Go on an Adventure! Dyeing with Found Rusty Objects

As a summer baby, I’ve found the weather these past few weeks has been oh so delicious. Summer was really quite a long time coming this year, but alas! The time has come to go on adventures; as many as possible and as fun as possible. And why not also have a goal to achieve during your adventure, like collecting materials for natural dyeing!

Dyeing fabric with rust is a wonderful natural dye process, in that the iron oxide (rust) acts as a coloring agent to your fabric, as well as a mordant (the part that holds the color to your fabric forever!)

My bud Mike came over last week to fix up my bike before we headed out to scan the streets for rusty metal. The ultimate excursion partner, this vagabond recently landed back in NYC from Africa and has nothing better to do than drift along on bikes, roofs and tents. Why not collect metal from the streets of Bushwick? (Advisory: Check that your tetanus shots are up-to-date!)

First, take a nice walk around and collect your materials:

rust pickup pickupgrill

The random things you find on your fire escape…

collectedmetalmaterialsCollected metal


Spray bottle with 50/50 vinegar/water

Rubber bands

Natural soap

Test sheets of unbleached cotton (~1ft x 3ft), you can rust dye other fabrics as well (just experiment!)

Second, Prepare the Rusting Lab: I did all my rusting outside so powerful heat of the summer sun could assist in the dyeing process.

greenbag tiedon

This is an instance where I find plastic bags really useful. Having a large plastic surface under the swatches helps keep that vinegar solution from dripping below.

fire escape setup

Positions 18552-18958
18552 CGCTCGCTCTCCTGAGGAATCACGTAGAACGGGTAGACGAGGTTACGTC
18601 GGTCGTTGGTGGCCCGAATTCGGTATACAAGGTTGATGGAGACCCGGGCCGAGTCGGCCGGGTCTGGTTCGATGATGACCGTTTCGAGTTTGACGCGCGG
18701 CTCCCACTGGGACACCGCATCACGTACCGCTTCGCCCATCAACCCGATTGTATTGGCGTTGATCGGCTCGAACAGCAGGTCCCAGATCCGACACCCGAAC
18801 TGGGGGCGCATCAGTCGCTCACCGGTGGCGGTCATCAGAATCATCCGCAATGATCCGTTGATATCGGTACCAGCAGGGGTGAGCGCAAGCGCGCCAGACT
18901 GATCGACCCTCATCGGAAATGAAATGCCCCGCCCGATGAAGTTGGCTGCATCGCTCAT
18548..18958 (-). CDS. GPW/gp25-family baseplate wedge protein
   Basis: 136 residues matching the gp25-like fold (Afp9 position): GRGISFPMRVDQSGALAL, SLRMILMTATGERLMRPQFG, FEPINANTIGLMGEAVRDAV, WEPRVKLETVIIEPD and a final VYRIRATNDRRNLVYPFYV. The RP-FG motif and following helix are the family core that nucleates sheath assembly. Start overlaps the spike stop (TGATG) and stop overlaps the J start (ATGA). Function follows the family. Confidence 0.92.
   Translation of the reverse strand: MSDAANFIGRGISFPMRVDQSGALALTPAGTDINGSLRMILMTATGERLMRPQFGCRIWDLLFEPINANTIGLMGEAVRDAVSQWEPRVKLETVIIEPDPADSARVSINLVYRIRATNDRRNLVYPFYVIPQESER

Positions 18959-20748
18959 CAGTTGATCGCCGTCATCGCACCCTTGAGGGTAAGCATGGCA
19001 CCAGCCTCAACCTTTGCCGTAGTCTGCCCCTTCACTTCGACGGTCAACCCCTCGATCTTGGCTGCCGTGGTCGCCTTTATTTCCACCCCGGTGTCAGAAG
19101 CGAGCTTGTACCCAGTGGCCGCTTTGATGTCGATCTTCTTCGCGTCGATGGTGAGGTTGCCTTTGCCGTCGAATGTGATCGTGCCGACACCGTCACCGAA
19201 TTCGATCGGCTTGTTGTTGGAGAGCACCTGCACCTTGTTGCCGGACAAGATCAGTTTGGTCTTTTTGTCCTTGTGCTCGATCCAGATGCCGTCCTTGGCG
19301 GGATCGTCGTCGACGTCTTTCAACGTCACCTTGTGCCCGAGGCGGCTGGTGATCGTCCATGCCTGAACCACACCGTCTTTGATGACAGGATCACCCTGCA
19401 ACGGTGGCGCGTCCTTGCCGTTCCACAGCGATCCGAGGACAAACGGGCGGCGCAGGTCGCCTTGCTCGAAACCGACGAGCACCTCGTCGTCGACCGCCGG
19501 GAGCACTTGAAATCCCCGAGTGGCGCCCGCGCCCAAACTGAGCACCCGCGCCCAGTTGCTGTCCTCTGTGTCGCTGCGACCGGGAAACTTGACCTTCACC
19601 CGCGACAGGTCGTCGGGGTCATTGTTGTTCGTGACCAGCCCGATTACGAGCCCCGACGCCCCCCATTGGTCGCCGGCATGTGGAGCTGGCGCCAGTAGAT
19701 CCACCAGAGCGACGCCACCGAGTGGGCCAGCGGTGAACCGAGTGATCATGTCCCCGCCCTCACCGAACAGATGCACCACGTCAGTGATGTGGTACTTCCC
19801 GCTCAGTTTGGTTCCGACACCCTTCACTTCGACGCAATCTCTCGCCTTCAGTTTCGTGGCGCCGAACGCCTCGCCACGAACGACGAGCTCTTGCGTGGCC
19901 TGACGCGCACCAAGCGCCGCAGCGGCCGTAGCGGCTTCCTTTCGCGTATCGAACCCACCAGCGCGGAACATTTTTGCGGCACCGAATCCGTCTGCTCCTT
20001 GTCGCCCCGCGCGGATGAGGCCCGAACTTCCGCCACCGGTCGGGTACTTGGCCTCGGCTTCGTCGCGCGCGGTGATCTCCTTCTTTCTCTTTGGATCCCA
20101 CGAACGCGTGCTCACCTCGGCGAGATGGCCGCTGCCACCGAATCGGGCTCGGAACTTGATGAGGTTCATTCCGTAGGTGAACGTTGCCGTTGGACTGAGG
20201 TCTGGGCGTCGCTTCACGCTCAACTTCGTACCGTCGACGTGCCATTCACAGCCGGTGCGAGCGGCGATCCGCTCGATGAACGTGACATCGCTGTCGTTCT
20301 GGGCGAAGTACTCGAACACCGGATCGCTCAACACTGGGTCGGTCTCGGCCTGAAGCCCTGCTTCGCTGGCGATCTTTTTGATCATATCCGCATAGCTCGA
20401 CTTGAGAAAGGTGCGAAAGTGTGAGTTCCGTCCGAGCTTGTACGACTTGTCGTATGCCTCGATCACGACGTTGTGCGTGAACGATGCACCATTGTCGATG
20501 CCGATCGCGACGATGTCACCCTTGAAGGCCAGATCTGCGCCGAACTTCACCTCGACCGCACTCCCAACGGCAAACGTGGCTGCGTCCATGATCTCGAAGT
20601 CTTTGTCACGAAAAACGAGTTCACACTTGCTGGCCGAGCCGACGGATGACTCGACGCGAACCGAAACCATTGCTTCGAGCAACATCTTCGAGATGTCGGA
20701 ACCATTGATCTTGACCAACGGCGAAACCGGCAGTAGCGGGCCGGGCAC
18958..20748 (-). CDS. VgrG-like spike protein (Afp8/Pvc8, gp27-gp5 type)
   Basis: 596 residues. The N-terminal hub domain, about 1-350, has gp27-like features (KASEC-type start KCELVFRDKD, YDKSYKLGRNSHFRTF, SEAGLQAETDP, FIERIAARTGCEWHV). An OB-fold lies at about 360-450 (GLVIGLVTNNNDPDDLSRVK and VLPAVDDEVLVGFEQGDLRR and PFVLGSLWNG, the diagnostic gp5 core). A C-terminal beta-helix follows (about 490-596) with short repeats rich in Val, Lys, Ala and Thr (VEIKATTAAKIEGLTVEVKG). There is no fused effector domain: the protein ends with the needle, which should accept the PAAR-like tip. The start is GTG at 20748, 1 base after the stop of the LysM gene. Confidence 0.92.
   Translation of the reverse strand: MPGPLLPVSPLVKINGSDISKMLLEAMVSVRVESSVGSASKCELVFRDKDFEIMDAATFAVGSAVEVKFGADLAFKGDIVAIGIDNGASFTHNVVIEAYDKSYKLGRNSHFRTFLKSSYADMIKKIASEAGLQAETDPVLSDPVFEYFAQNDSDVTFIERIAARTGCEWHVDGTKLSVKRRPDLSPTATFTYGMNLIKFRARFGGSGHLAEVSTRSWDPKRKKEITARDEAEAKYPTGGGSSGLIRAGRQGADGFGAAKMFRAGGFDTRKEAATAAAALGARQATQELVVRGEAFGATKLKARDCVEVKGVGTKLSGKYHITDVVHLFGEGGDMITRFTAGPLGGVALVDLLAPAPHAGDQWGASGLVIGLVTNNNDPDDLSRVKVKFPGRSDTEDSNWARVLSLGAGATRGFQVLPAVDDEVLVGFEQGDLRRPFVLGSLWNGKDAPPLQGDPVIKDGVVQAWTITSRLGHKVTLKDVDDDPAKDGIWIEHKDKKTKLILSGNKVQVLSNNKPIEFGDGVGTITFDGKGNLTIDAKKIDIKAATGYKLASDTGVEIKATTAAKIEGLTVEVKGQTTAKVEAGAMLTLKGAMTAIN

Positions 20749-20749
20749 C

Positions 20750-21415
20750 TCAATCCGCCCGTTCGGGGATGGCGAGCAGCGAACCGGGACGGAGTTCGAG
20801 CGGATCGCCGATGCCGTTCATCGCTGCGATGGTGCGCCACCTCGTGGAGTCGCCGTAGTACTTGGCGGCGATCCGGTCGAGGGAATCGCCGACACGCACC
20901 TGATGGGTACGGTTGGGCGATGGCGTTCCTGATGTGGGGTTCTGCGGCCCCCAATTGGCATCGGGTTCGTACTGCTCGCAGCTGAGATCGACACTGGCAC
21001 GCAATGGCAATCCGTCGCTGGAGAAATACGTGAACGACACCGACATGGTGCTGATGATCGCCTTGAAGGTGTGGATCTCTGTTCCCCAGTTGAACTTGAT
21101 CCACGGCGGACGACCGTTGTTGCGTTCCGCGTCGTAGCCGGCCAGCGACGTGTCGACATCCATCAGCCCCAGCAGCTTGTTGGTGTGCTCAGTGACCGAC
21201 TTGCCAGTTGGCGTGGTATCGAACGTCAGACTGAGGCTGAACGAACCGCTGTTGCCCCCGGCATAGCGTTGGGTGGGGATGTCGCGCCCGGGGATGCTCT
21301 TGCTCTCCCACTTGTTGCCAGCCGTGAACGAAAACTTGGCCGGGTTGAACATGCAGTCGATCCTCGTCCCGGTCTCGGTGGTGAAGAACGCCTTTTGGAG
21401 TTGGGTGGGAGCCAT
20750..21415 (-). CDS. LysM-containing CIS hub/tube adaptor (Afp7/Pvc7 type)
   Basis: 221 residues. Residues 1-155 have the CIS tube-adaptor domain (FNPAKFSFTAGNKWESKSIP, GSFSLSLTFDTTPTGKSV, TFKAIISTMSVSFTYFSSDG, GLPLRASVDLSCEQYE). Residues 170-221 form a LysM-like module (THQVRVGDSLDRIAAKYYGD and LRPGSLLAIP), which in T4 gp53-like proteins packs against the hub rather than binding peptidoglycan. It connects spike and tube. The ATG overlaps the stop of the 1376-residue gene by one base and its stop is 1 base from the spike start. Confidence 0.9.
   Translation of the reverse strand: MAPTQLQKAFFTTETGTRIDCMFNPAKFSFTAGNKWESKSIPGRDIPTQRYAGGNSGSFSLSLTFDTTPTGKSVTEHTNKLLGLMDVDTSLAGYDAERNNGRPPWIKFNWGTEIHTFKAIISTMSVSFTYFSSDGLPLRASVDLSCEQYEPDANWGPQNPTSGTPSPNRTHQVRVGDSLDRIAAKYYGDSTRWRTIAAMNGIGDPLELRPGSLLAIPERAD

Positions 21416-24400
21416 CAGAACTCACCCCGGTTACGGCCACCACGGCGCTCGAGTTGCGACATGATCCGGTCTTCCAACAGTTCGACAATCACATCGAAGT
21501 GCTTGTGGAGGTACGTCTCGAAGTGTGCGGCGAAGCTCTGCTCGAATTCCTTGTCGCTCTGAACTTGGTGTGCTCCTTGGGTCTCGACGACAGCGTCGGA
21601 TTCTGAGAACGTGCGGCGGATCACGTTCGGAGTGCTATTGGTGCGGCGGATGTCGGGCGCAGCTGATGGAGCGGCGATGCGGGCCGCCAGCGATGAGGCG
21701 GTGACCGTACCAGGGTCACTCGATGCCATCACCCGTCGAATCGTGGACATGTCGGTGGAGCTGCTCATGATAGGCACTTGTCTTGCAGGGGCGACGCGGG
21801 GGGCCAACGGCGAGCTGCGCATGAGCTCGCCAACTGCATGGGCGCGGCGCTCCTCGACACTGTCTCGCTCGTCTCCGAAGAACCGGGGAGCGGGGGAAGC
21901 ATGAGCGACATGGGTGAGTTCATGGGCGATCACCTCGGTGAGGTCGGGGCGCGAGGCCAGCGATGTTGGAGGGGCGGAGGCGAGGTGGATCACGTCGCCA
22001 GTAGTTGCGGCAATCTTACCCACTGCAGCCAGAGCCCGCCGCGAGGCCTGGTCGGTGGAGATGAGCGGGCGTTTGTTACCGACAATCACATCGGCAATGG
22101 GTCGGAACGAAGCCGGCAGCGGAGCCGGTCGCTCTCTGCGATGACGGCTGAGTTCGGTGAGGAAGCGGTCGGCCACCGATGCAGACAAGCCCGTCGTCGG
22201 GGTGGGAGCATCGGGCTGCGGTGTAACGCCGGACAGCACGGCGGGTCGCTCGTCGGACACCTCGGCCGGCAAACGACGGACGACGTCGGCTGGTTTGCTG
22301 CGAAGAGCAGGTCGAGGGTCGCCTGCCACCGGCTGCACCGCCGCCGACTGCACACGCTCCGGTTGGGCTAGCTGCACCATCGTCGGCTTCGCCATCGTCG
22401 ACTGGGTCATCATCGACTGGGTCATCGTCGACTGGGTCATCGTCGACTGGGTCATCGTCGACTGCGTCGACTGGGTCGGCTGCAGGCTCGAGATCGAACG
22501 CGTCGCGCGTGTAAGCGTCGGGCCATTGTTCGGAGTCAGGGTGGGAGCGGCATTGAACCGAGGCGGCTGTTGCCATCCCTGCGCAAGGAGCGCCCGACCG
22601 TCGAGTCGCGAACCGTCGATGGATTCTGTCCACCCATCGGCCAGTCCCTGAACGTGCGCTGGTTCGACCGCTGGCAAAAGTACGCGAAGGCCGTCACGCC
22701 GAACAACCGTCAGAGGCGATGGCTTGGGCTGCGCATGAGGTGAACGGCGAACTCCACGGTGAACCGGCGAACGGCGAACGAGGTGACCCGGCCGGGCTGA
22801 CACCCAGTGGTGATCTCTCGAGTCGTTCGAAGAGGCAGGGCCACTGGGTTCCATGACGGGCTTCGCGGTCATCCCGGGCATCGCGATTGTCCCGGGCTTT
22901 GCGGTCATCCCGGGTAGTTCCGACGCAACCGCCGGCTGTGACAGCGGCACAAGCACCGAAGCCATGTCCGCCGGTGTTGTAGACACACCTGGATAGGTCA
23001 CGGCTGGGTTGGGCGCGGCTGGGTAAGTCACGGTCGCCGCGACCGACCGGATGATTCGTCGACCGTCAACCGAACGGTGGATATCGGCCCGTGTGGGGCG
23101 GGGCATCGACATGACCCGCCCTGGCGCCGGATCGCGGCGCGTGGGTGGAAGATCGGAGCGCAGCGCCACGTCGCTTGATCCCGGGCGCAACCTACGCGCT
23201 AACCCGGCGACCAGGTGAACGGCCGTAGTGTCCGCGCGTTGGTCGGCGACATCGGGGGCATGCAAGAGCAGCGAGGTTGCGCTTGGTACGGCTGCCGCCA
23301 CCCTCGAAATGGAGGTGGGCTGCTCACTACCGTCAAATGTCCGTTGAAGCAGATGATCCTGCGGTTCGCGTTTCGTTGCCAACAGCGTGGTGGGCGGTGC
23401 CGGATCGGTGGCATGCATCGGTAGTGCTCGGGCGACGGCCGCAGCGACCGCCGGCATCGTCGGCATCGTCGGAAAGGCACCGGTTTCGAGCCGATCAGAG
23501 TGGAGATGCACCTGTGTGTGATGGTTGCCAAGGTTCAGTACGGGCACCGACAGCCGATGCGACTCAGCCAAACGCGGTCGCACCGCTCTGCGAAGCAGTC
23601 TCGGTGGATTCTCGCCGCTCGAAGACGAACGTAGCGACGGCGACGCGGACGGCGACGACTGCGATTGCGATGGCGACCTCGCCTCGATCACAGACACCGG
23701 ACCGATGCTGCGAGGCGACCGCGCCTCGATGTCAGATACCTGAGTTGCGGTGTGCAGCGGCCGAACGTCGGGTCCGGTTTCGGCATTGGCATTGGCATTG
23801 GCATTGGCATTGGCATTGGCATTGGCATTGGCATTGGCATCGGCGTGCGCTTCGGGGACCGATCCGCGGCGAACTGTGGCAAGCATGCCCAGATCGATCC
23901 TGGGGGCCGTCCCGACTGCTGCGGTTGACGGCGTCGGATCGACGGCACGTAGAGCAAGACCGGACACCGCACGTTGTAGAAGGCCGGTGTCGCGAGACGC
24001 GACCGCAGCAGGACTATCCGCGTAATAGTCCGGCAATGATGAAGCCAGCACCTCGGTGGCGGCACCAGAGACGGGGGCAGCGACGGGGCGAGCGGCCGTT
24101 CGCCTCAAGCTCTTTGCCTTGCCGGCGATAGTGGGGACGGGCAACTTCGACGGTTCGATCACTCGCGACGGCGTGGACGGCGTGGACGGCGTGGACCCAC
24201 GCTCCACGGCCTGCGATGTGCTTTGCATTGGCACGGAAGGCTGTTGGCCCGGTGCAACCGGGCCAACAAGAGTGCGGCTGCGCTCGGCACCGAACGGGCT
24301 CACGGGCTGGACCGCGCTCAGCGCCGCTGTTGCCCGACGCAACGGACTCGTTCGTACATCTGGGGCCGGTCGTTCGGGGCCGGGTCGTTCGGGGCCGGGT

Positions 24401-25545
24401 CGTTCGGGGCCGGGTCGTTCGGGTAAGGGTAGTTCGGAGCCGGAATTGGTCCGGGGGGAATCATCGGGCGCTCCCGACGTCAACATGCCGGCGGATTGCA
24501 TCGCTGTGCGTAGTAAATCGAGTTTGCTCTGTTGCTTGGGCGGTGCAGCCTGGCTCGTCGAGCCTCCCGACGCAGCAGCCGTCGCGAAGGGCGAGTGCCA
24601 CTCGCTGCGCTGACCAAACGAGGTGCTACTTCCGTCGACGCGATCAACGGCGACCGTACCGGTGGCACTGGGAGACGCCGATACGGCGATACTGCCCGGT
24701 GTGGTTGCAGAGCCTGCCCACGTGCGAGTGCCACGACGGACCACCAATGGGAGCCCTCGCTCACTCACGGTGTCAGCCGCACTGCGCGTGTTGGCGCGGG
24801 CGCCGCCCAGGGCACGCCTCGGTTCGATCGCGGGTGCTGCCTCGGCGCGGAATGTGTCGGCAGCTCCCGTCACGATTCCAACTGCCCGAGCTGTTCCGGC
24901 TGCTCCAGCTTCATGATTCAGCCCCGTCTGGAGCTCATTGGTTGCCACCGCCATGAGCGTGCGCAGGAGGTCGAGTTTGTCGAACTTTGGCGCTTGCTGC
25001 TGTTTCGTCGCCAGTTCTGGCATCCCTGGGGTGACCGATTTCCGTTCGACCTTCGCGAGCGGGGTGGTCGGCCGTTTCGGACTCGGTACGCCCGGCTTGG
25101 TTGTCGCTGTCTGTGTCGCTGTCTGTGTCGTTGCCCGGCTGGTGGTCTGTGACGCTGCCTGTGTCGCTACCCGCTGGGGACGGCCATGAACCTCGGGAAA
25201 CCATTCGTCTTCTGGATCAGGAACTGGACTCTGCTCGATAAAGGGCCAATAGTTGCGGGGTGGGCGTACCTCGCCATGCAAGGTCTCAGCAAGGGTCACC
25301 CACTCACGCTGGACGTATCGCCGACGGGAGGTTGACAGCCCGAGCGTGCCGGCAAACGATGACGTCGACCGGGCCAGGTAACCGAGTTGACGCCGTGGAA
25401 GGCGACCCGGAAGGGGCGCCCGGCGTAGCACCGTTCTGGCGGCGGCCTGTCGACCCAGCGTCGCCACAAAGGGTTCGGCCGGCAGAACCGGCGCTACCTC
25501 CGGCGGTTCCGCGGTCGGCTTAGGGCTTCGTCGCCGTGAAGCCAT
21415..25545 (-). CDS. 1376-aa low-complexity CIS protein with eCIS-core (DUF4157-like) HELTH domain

Third, Combine your metal objects and fabric in creative ways:

devilseyeThis arrangement of objects on top of this large plastic jug have been unmoved since I moved in to this apartment. The rust and randomness was too good to not test out.


The most important thing is that your fabric is in contact with the rust, but even when they aren’t tightly combined, interesting patterns can occur.

nail-wrapping roof-wrapping

This is a rusty pipe I found on my roof. The fabric was just wrapped around randomly at this joint.


This is twisted and then wrapped and tied randomly to the “floor” of my fire escape.

Fourth, Spray objects when dry, with Vinegar/Water mixture for anywhere between 1 – 4 days… or more if you dare!


Experiment! I found that really rusty nails darken the fabric quickly, and my fire escape (which is partially brown paint) took much longer. This was also due to the way I bound my fabric and metal together. One layer, tightly bound to metal, will darken the quickest and deepest.

Once the color looks dark enough to your taste, you can detach your fabric from the metal you placed it with and dunk it in salt water. The salt water stops the iron oxidation (rusting) process.


After you stop the rusting process with the salt, you just need to wash your dyed fabric with some soap! I used Dr. Bronner’s Lavender, a bowl, water and my hands.

The best part comes next, when you iron your fabric. The patterns are the most beautiful at this stage!

The culmination of my experiments led to this picnic/beach sheet. I enjoy how naturally dyed fabrics aesthetically mirror the outdoor environment:


About Lynn Hunter

Lynn Hunter has been working in textiles and instructing at the Textile Arts Center since she returned to NYC after a long stint exploring Europe & Asia in 2013. Outside of TAC, Lynn splits her time between creatively directing at Heirloom, an antique rug company and exploring her erotic rope project Tight Rope.

Leave a Reply